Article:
I was sitting down to watch Call Me By Your Name 24 hours ago, and I haven't stopped thinking about the film since - the emotional reaction to the film that poured out of me yesterday afternoon has been well-received by y'all and I appreciate all the kind words with regards to it. But I have more to say!
The psychological wallop that the film hit me with hasn't entirely worn off but it has enough that I want to actually talk about, you know, the movie itself. So here are 5 scattered thoughts that I have been thinking about ever since yesterday. (Yes it's spoilery, but not if you've already read the book.)
1. I don't remember if this is in the book or not (it seems like a thing that would be in the book) but the first time Oliver (Armie Hammer) and Elio (Timothee Chalamet) hang out just by themselves - when Elio takes Oliver into town on their bikes and they sit in the town square talking about what there is to do in town - Armie Hammer looks down mid-conversation and zips up his shorts. It's such a perfect character beat for Oliver - was he too careless while getting dressed, or was he drawing attention to his crotch on purpose? It could be both.
2. I know some of you want me to tell you what nudity the film contains (there are butts!) and I know going into this that I'm going to sound like a total cheese-ball saying it but it is about so much more than a check-list of body-parts - the film is sexy, incredibly profoundly sexy, because of the easy sense of spectacular and honest intimacy that it achieves. It is slow - one might even say languorous if one were aiming for a poster quote! - and takes its time (there's an entire sequence that is about the passing of the day that is exquisitely drawn out) getting close close closer to these characters, so by the point Elio is putting his foot on Oliver's foot or Oliver is giving Elio a massage and tucking his leg under his own you're about fit to burst.
3. Which brings me to The Peach Scene, which Luca & Timothee nail so hard and with such subtle eroticism I couldn't believe it - you just don't see people willing to put this sort of vulnerability on-screen very much anymore. Everybody wants to giggle about it, to make the American Pie reference, but the movie cuts through all that noise so simply and honestly. I suppose this is the place to add that Timothee Chalamet's performance is magnificent - more than I really even hoped was possible. I know it's early to say this sort of thing (24 hours in and all) but this is the sort of performance that stretches across a lifetime - this is "Hey look we have our own James Dean now" level good stuff here.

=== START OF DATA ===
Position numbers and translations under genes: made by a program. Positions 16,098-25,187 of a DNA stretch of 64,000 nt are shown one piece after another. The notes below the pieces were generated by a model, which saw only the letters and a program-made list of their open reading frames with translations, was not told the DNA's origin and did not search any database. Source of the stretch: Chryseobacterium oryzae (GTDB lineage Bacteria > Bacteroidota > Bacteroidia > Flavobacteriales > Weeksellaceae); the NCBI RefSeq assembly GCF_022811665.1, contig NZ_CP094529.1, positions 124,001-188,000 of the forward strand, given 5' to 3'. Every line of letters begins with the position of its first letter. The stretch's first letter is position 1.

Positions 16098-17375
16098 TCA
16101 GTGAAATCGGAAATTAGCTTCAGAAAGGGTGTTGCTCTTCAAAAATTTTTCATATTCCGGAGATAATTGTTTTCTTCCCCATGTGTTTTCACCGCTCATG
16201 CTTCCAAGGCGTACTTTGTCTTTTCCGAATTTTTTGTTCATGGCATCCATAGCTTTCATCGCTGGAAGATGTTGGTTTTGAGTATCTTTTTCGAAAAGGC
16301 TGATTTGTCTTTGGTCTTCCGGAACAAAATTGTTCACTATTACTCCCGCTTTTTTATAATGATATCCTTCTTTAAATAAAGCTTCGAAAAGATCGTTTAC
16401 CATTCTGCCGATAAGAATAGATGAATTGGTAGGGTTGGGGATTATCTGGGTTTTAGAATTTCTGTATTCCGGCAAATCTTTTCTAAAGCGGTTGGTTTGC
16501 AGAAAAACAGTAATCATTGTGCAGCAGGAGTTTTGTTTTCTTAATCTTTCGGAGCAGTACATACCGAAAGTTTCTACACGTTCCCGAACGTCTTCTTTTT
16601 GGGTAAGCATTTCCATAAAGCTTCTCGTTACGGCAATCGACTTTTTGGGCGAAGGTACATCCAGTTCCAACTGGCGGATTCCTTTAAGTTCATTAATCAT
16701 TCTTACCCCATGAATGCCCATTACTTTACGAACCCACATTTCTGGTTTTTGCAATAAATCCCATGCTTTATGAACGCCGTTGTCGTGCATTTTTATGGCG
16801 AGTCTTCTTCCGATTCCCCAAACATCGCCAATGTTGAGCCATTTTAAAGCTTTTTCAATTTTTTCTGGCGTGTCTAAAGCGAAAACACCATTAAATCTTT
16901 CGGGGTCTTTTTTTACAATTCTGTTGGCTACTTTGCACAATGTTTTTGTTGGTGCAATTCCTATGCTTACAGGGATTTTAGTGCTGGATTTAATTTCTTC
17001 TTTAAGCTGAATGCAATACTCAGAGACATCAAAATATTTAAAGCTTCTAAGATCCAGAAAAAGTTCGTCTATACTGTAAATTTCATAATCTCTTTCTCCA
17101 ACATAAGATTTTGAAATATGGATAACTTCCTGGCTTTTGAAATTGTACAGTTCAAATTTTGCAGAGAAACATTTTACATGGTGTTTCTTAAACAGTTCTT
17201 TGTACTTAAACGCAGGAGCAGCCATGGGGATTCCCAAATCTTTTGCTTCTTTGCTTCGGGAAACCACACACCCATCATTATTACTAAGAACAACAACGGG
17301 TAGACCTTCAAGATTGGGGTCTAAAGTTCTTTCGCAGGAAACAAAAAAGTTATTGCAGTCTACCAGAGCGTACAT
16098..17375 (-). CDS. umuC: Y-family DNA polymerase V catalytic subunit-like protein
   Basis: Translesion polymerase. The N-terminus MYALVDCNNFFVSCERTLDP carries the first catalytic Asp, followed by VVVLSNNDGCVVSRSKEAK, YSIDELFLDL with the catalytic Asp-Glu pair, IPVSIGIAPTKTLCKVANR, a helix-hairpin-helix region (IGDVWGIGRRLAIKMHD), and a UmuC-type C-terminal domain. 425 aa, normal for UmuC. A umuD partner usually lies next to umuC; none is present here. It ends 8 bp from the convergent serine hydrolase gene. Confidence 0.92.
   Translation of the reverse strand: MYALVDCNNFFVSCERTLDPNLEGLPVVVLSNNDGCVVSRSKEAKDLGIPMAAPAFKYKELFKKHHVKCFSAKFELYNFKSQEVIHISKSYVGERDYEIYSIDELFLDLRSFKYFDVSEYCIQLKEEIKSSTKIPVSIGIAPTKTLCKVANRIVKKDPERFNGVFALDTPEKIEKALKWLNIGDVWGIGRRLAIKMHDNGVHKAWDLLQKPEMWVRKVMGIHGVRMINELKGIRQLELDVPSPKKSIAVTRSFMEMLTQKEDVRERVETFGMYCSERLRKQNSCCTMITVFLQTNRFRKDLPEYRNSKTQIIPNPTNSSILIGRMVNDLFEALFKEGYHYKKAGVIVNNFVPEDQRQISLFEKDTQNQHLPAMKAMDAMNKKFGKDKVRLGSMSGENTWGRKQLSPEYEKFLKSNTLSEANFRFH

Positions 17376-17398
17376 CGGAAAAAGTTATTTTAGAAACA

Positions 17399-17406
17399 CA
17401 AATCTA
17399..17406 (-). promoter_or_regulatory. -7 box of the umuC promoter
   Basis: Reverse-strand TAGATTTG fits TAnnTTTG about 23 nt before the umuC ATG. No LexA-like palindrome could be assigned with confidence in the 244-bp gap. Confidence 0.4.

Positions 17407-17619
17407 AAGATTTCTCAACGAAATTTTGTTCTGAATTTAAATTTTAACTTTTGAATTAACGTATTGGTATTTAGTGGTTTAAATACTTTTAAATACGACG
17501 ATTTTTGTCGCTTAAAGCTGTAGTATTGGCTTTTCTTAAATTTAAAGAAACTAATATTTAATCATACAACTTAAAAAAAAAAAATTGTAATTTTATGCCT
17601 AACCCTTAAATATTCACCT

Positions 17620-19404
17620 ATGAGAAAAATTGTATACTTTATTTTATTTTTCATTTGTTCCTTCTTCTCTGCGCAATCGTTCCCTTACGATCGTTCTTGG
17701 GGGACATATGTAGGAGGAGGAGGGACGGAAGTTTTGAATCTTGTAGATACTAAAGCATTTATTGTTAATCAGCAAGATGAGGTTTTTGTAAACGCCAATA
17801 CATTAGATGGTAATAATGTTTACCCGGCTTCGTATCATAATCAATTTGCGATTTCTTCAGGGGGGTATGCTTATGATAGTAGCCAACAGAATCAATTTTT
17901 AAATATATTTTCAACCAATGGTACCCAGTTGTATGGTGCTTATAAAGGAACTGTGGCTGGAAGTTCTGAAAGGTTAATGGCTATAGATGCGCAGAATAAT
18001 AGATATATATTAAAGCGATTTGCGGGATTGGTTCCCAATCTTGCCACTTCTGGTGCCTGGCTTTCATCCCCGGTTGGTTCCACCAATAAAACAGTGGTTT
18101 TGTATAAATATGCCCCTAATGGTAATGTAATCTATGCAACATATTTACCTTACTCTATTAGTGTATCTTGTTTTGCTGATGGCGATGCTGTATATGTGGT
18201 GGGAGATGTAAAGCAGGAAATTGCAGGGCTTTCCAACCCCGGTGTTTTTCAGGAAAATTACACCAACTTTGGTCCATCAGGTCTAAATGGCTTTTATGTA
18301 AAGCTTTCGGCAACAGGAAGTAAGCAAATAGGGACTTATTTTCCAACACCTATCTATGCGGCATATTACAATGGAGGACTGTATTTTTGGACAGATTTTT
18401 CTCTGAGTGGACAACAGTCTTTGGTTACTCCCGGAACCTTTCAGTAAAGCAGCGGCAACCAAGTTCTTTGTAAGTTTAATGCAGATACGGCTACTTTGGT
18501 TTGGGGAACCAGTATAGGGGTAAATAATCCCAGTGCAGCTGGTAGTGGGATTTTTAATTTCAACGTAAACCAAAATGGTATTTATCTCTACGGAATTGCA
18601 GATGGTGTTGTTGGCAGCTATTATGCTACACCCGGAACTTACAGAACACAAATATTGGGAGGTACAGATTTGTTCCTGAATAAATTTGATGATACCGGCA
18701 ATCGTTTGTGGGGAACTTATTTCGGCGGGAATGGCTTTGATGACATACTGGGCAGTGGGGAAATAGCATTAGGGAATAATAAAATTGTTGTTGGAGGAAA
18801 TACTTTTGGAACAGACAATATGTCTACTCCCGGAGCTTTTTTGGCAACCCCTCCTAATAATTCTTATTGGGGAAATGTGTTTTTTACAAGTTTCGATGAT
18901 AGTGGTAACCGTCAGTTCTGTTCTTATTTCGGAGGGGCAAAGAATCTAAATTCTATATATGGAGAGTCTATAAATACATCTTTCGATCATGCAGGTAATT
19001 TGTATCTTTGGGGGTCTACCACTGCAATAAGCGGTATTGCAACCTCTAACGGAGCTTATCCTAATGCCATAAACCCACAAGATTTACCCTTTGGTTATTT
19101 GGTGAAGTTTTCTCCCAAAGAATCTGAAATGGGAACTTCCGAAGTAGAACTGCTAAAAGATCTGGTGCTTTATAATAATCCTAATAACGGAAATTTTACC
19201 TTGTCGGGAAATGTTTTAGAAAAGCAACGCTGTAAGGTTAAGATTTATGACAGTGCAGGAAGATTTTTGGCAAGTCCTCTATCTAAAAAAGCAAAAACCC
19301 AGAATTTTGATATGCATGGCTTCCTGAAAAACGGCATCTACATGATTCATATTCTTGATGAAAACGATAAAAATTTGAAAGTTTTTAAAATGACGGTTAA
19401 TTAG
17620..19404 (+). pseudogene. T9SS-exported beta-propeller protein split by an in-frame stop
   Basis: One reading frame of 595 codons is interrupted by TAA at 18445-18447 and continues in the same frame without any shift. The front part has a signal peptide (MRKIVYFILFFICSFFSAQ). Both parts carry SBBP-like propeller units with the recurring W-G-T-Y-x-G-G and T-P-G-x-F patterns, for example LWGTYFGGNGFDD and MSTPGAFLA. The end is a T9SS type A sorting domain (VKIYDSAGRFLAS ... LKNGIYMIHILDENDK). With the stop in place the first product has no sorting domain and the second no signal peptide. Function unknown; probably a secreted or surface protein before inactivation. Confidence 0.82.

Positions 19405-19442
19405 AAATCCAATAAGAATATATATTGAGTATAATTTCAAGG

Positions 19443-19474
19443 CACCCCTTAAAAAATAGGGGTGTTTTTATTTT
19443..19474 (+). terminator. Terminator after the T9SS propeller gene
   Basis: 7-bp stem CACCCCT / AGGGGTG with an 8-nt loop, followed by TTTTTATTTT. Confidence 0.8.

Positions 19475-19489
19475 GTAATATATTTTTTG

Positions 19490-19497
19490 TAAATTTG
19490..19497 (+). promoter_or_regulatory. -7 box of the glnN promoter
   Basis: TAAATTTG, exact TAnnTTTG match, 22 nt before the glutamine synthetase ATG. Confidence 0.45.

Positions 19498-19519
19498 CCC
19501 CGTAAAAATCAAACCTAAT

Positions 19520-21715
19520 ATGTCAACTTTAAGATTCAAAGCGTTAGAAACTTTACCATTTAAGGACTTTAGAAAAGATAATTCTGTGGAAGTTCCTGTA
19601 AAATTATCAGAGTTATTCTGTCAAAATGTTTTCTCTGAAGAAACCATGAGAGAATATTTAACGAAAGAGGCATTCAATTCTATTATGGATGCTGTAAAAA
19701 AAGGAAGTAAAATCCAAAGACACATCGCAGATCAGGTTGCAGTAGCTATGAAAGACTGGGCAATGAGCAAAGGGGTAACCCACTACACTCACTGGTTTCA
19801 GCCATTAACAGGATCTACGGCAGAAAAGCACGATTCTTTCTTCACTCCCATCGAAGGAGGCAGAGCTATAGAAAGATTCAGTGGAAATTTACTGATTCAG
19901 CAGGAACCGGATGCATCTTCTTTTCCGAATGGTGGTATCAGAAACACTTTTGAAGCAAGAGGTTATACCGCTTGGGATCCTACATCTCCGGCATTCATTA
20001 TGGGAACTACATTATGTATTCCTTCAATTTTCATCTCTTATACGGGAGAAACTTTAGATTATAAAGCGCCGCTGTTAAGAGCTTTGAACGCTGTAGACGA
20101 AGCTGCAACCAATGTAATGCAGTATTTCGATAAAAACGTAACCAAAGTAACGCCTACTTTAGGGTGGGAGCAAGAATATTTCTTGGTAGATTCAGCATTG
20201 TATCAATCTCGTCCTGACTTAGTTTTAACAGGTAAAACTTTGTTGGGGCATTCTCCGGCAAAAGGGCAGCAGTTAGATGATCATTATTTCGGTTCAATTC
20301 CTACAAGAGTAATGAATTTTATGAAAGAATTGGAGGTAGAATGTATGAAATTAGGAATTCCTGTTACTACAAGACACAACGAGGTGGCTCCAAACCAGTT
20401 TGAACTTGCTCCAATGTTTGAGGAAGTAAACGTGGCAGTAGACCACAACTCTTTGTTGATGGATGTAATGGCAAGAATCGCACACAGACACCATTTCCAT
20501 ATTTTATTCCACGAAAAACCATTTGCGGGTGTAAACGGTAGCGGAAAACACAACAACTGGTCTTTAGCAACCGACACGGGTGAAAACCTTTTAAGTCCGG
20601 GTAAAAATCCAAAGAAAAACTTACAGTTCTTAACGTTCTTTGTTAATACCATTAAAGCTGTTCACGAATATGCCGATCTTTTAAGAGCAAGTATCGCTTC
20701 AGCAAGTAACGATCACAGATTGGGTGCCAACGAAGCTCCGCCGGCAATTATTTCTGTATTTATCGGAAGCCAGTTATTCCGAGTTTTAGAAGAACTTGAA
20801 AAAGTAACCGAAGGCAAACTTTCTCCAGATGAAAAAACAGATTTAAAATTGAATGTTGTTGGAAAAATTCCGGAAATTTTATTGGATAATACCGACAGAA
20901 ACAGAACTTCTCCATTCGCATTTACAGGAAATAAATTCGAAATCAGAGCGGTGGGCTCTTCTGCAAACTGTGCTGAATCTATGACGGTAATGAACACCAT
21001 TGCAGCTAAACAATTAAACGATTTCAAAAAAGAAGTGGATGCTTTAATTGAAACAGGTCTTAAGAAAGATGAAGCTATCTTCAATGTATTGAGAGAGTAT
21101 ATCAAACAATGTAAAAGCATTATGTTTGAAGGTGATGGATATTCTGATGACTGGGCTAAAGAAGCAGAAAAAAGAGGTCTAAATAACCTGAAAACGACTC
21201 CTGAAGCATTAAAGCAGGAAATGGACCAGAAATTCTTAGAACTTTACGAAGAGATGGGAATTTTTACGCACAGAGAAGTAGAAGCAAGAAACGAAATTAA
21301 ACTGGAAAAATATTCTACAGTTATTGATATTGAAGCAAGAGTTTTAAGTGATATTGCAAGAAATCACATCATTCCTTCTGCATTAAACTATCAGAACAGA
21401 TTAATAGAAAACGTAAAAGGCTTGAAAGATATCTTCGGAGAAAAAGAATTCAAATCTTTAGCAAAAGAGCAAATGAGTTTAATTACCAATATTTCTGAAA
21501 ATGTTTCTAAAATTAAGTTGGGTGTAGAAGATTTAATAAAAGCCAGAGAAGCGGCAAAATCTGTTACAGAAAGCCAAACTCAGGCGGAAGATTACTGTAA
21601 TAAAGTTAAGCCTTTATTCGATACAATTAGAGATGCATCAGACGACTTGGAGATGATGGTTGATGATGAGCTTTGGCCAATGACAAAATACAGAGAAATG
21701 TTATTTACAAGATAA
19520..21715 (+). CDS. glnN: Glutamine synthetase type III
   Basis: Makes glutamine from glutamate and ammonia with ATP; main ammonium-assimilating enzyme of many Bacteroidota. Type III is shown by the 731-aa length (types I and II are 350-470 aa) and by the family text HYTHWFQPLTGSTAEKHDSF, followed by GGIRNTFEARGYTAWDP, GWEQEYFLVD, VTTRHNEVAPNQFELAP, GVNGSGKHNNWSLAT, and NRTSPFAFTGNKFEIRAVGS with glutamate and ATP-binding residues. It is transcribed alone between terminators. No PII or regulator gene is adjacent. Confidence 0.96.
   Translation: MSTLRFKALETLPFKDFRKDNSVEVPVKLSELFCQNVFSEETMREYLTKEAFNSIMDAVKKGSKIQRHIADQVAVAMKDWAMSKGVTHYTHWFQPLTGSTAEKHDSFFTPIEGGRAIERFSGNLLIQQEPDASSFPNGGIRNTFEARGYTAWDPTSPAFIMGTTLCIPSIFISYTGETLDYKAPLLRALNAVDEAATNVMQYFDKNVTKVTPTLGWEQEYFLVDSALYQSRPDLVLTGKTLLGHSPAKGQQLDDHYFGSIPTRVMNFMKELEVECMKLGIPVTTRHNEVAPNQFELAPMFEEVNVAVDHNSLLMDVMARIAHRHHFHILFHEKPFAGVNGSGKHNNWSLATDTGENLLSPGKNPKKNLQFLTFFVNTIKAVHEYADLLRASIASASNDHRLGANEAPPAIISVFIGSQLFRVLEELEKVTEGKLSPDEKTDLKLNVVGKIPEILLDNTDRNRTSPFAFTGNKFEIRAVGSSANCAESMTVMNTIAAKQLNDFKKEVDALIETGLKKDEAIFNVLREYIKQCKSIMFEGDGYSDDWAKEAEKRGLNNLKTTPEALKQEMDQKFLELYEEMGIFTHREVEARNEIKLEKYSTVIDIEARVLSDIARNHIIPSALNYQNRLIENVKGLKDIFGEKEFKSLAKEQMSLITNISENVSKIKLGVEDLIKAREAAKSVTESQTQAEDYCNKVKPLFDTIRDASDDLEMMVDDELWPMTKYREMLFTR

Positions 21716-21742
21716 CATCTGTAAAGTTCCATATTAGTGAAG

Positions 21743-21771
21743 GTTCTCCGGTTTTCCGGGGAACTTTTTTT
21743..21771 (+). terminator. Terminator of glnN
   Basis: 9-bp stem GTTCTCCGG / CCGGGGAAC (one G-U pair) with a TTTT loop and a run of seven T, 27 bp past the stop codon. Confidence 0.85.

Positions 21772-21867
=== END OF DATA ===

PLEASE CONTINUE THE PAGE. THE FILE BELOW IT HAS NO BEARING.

4. In conversation three times since watching the movie yesterday I have felt the need to qualify that praise with what keeps sounding like an after-thought but it isn't, I swear it isn't, that Armie Hammer too gives a fantastic performance in the movie. His role's just trickier - I didn't know how he and Luca would achieve what the book does, which is holding off on Oliver's desires until late late late in the game, but they manage it like gangbusters. It's only in the last act that Armie's boyish confidence and easy breezy demeanor reveals itself as a shield, and once that shield comes down, man did he break my heart. Once he's opened himself up to Elio he's given these wounded puppy close-ups that will just melt you.
5. The Sufjan music was almost too much for me to bear - it carried the movie from "movie" straight into my interior spaces. Sufjan's music, as you might know from my years and years of posting about my love for it, has already set up a big ol' house right inside my emotional spaces, and so Call Me By Your Name just walked up to the front door, knocked, and Sufjan let the movie in to call the place home for two and a half hours. I didn't stand a chance.
Okay that's all for this morning but who knows I might have more to say later - I might just post about Call Me By Your Name for the rest of my life now? The same thing happened when Brokeback Mountain came out - if you were around here in 2005 you know, you remember - but honestly CMBYN hits me even closer than Brokeback did; I maybe didn't grow up a rich kid in an Italian villa (I grew up about as far from that experience as one can) but I still see more of myself in Elio (or more aptly in Timothee Chalamet's performance of Elio) than I did in Jack Twist and Ennis Del Mar. Their love affair affected me deeply but they were never ME. Elio feels like ME in a way I have never been fortunate enough to see to on-screen before. And I'm deeply, passionately thankful for it.